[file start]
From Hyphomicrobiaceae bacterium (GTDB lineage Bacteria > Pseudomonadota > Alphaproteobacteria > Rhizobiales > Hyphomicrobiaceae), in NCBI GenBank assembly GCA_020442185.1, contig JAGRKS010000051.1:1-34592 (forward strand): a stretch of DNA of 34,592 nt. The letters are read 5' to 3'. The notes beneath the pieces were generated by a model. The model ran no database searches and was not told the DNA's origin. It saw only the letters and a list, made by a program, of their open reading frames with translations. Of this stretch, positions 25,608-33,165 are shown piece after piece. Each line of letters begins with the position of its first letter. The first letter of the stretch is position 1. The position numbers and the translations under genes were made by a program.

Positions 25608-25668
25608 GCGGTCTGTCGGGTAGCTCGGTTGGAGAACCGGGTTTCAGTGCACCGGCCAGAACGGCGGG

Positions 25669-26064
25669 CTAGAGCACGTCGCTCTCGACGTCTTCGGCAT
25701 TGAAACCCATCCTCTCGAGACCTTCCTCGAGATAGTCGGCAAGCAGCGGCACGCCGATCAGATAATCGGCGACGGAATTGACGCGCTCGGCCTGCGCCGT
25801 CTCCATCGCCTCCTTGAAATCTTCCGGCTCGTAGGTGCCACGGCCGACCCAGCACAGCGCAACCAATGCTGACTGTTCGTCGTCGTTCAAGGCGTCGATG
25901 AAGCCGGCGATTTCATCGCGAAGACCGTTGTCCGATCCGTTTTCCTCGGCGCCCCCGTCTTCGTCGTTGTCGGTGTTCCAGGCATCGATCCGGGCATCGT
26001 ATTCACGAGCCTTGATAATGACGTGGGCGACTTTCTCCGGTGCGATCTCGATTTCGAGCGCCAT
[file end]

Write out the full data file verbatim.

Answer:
From Hyphomicrobiaceae bacterium (GTDB lineage Bacteria > Pseudomonadota > Alphaproteobacteria > Rhizobiales > Hyphomicrobiaceae), in NCBI GenBank assembly GCA_020442185.1, contig JAGRKS010000051.1:1-34592 (forward strand): a stretch of DNA of 34,592 nt. The letters are read 5' to 3'. The notes beneath the pieces were generated by a model. The model ran no database searches and was not told the DNA's origin. It saw only the letters and a list, made by a program, of their open reading frames with translations. Of this stretch, positions 25,608-33,165 are shown piece after piece. Each line of letters begins with the position of its first letter. The first letter of the stretch is position 1. The position numbers and the translations under genes were made by a program.

Positions 25608-25668
25608 GCGGTCTGTCGGGTAGCTCGGTTGGAGAACCGGGTTTCAGTGCACCGGCCAGAACGGCGGG

Positions 25669-26064
25669 CTAGAGCACGTCGCTCTCGACGTCTTCGGCAT
25701 TGAAACCCATCCTCTCGAGACCTTCCTCGAGATAGTCGGCAAGCAGCGGCACGCCGATCAGATAATCGGCGACGGAATTGACGCGCTCGGCCTGCGCCGT
25801 CTCCATCGCCTCCTTGAAATCTTCCGGCTCGTAGGTGCCACGGCCGACCCAGCACAGCGCAACCAATGCTGACTGTTCGTCGTCGTTCAAGGCGTCGATG
25901 AAGCCGGCGATTTCATCGCGAAGACCGTTGTCCGATCCGTTTTCCTCGGCGCCCCCGTCTTCGTCGTTGTCGGTGTTCCAGGCATCGATCCGGGCATCGT
26001 ATTCACGAGCCTTGATAATGACGTGGGCGACTTTCTCCGGTGCGATCTCGATTTCGAGCGCCAT